An eagle’s nest is an impressive site. It can weigh up to 200 pounds and is quite imposing up in a tree. But instead of causing awe, one eagle’s nest caused dismay to county officials who are insistent that a new road to the landfill be located in that precise location.

The plan is to relocate the nest so the chosen path can be cleared for the road. Relocating a nest has been done —  in 2014 in Texas — but that was due to the nest being located near high voltage power lines and not just for human convenience.

Before anyone can relocate or possess any part of a nest, they must obtain a permit from the US Fish and Wildlife Service. The job in Texas involved 50 agencies and took two days. And yet the county still believes it is better to move the nest than to reroute the proposed road.

Sometimes organizations come across the equivalent of an eagle’s nest. While the job of the leader is usually to reduce barriers to allow people to complete a project as planned, it’s also worth evaluating whether boldly forging ahead is for the birds.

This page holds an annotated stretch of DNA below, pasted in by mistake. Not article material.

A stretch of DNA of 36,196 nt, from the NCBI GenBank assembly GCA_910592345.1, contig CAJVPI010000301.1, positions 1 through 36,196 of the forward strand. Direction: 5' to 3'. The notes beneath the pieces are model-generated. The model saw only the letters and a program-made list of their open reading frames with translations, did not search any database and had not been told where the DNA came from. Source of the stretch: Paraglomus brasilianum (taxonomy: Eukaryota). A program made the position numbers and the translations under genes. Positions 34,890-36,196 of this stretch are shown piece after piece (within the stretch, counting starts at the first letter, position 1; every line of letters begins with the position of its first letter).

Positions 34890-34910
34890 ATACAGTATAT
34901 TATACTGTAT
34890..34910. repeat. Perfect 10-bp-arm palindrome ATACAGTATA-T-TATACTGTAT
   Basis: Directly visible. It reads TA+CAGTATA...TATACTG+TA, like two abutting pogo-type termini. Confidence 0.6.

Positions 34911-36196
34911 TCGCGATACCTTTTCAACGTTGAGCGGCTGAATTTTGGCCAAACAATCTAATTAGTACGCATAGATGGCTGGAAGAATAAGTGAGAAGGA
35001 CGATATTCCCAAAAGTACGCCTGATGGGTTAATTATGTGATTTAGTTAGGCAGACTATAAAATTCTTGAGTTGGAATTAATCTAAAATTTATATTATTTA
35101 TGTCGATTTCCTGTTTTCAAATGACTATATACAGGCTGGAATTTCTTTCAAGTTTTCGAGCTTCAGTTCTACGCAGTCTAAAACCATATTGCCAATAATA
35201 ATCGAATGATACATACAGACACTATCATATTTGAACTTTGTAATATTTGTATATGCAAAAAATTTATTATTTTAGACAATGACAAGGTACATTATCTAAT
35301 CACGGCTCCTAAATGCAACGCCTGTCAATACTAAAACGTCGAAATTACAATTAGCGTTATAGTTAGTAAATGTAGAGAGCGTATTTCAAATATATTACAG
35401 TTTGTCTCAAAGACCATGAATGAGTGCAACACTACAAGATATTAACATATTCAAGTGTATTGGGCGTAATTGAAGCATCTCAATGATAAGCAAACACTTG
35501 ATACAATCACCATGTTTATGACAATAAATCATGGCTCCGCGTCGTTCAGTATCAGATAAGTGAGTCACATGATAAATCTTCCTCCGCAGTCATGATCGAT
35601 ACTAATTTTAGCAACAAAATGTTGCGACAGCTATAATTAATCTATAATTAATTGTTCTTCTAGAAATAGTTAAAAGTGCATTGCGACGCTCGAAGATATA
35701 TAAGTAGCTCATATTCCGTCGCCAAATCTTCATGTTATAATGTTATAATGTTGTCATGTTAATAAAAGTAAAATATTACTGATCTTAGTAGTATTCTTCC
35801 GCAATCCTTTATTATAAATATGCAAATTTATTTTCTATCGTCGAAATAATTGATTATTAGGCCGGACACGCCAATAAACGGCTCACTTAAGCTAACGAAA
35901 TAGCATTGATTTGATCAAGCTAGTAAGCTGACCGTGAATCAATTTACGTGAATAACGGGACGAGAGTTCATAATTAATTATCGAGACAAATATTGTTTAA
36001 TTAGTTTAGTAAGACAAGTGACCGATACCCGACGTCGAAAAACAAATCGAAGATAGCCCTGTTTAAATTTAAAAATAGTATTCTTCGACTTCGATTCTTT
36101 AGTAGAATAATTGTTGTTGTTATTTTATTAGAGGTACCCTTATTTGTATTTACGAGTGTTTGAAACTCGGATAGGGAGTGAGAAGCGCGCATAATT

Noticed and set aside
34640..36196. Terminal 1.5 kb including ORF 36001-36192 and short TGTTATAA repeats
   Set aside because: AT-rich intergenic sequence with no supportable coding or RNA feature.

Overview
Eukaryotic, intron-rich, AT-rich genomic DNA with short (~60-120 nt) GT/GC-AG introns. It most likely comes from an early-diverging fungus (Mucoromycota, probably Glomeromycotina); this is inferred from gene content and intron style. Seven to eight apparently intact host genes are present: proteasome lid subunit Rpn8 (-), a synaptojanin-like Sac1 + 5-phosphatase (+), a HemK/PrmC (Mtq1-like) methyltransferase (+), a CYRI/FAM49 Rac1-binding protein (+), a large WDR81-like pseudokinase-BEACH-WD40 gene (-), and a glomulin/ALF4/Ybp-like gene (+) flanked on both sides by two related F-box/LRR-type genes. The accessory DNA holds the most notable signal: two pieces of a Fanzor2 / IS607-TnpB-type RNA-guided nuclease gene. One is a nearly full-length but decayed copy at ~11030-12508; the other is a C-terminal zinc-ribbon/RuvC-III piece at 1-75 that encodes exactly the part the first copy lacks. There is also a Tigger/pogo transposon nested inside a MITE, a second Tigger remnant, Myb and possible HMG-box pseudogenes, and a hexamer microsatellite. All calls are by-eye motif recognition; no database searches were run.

Thanks, Curt!


I'm the chief connector at leadership dots where I serve as "the string" for individuals and organizations. Like stringing pearls together to make a necklace, "being the string" is an intentional way of thinking and behaving – making linkages between things that otherwise appear random or unconnected – whether that be supervising a staff, completing a dissertation or advancing a project in the workplace. I share daily leadership dots on my blog to provide examples of “the string” in action. I use the string philosophy through coaching, consulting and teaching to help others build capacity in themselves and their organizations. I craft analogies and metaphors that help people comprehend complex topics and understand their role in the system. My favorite work involves helping those new to supervision or newly promoted supervisors build confidence and learn the skills necessary to effectively lead their team.

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